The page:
The first video game that really spoke to me (despite its lack of voice acting) was Final Fantasy VII. At that tender age (I couldn't have been more than eight) there was something about Cloud Strife I could not easily ignore, mainly the fact that he looked a little like me. With his stylised and bright blue eyes combined with his blonde hair, slight physique and purplish uniform, Cloud was a character you may have had to have an initial double-take with. Cloud was not the typical hero - his effeminate appearance was far removed from his contemporaries in Hollywood cinema. In 1997 (the year Final Fantasy VII was released) the film world met its audiences with The Fifth Element, Airforce One, Donnie Brasco and Tomorrow Never Dies; films about manly men doing what men do because they are men... What was so wonderful about Cloud Strife is he could do everything these more typically masculine characters could do and perhaps even do them better; the sweeping story line of the game has an against-all-odds feel to it, saving the world from destruction while battling personal issues. What's even more interesting is that there are more traditionally masculine characters within the playable party, such as Cid and Barret, and Cloud, in spite of what could be viewed as a beta-male status, is portrayed as their leader, gaining respect even from these physically stronger men. This is a theme that carried on through the series in Final Fantasy VIII, Final Fantasy IX and Final Fantasy X, with Squall, Zidane (arguably the most androgynous of them all) and Tidus respectively. Final Fantasy XII, however, could have marked a changing point with Vaan. The androgynous street urchin, while the main character, is something of a minor position with the group, leadership falling mainly to Basche, Balthier and Lady Ashe. Whether this change is indicative of an ongoing trend in video games is something we'll discuss a little later on.
A new millennium brought a new generation of console and, with it, more androgynous heroes. In Metal Gear Solid 2: Sons of Liberty gamers were treated to the advent of Raiden, in stark contrast to the first game's hero Solid Snake. Where as Snake was typically masculine with his toned muscle, dark features and gruff way of speaking, Raiden was slight, blonde and well spoken. Although his androgyny is often used to comic effect (the President having to check he is, in fact, being rescued by a man) adds to the player's empathy with Raiden and, at least in my case, alienated the player from the characters "offending" him (the fact remains the President is in the hands of whoever comes to rescue him and, his assumption that he will be rescued by, essentially, muscles in a uniform, is a form of sexism, suggesting only men who fit the gender stereotypes of society are worthy of his presence. This makes the President a kind of mini-antagonist to any liberal-minded player). Later in the game we see Raiden and Snake working together, proving, time and again, that Raiden is every bit as capable as Snake at the grunt work. As the series progresses, we slowly see Raiden lose his androgyny as his body is augmented with more and more robotic parts. Thankfully, the game makers use this as a platform to explore what it means to be human, but is the another piece of evidence for a changing trend? Again, a discussion point for later.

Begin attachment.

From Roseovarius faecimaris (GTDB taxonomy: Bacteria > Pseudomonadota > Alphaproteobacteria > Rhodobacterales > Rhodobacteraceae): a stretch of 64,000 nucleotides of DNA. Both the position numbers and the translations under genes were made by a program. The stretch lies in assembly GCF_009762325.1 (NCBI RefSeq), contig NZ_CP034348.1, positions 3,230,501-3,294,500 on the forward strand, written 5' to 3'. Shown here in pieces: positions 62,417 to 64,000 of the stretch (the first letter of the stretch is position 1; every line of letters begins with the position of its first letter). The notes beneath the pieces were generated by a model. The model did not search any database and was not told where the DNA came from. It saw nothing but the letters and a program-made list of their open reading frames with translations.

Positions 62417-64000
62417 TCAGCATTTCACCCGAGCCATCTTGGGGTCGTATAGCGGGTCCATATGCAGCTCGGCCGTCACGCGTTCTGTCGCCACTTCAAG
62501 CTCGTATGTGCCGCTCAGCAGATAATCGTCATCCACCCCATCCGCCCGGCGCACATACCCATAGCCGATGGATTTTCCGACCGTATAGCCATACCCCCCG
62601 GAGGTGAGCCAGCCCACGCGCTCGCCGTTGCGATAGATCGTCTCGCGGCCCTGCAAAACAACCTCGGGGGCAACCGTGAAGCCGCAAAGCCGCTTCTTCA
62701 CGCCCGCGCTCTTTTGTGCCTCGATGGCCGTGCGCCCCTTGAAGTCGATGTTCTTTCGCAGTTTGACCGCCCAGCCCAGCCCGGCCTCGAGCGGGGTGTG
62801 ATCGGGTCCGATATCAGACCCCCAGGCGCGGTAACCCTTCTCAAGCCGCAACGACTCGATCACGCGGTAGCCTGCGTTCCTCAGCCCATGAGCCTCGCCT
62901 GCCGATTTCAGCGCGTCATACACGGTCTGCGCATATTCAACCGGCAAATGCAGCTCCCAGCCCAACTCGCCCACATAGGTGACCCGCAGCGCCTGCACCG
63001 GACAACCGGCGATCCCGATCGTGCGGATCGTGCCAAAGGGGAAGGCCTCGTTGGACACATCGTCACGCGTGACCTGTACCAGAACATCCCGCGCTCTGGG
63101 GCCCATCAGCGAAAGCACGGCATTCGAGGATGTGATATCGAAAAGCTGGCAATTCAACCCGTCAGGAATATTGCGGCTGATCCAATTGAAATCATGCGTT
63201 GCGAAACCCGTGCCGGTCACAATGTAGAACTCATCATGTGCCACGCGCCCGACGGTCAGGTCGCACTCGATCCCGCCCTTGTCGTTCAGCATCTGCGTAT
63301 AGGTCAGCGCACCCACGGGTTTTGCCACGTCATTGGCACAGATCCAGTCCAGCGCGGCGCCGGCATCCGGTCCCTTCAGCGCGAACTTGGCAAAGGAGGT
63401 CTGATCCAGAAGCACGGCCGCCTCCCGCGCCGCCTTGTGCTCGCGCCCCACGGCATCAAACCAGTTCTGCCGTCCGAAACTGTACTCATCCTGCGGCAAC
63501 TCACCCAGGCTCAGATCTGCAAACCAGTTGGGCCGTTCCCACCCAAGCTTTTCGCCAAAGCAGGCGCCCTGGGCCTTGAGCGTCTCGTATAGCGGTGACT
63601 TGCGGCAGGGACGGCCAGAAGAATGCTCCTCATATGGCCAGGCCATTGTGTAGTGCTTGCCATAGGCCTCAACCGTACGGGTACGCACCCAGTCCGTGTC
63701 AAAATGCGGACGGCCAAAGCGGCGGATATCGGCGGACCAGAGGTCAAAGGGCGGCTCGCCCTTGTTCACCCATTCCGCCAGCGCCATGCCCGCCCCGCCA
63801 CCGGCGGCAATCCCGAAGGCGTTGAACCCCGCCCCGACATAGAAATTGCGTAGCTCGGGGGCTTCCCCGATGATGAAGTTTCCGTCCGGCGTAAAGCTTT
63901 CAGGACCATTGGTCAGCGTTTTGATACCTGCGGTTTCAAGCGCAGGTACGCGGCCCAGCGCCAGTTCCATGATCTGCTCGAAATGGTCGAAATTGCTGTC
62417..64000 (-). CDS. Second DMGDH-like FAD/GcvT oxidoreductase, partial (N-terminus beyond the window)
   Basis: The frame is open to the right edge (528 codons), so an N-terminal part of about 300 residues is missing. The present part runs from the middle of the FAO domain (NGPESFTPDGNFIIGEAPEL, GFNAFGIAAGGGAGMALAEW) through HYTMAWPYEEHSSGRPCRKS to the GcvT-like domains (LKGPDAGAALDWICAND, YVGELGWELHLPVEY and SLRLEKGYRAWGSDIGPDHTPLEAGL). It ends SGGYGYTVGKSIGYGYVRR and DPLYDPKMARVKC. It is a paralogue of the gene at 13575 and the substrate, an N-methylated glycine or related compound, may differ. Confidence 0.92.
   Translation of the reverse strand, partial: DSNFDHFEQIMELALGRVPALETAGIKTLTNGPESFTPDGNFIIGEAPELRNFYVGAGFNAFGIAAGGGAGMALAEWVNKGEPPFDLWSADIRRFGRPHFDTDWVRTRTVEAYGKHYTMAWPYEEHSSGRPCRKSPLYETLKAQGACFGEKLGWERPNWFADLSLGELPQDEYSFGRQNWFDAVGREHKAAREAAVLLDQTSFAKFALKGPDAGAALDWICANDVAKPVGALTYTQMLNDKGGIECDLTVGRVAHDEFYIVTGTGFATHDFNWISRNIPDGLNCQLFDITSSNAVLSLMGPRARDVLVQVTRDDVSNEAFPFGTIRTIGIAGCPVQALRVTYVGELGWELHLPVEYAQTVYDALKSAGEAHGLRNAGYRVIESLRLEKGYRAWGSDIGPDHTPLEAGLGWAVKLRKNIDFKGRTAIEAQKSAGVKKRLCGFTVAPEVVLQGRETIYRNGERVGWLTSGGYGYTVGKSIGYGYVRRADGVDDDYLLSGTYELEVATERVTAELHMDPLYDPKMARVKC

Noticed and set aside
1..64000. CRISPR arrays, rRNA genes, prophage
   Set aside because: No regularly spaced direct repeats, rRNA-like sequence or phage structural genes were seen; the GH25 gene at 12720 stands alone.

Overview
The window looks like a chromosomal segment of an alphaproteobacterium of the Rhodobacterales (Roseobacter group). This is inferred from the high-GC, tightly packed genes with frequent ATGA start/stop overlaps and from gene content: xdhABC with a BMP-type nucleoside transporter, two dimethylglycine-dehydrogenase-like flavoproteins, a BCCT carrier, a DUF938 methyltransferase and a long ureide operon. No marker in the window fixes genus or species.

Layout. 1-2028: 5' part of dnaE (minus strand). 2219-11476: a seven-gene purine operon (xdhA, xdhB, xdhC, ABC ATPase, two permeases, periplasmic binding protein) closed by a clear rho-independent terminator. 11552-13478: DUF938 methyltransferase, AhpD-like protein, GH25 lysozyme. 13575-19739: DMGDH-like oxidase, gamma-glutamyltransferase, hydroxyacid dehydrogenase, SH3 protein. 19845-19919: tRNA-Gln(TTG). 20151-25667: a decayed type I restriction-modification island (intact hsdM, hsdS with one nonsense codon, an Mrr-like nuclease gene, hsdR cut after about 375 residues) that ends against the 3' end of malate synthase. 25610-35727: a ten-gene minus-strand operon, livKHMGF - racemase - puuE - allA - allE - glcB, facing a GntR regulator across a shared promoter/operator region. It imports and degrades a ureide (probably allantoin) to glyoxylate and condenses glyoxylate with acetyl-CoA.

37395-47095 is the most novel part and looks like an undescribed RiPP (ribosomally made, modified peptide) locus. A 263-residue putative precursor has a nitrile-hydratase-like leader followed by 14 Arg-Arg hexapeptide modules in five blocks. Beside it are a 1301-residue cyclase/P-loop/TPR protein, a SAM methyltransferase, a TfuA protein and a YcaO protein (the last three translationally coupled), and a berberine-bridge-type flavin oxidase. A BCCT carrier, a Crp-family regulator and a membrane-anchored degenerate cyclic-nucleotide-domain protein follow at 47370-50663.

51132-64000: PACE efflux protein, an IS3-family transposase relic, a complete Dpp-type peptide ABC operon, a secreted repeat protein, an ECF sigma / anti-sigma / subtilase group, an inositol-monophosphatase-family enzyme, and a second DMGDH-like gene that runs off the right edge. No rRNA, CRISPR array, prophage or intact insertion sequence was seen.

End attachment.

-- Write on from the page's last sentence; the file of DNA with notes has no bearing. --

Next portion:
Interestingly, both of these series feature examples of cross-dressing. In Final Fantasy VII Cloud is tasked with saving his childhood friend Tifa from the lecherous Don Corneo, but the only way to do this, as Aerith gleefully explains, is for Cloud to disguise himself as a woman. This becomes a kind of mini-game, with the player having to find certain garments for Cloud to wear. The more of these that Cloud finds the more successful the mission is deemed and, upon realising just what it is he must do, he does so wonderfully uncomplainingly. Even more interesting is that the player is rewarded the more enthusiastically they approach this scene, with additional content (in the form of cutscenes) for acquiring more of the garments, suggesting an open-minded view to the concept. Similarly, in Metal Gear Solid, Meryl dresses as a male soldier in order to move around the base undetected. Furthermore she is commended for this decision by the practically minded Snake, who never once questions her choice. While in both of these examples cross-dressing is used in necessity rather than in terms of identity, they certainly show a willingness to play with the constraints of binary gender.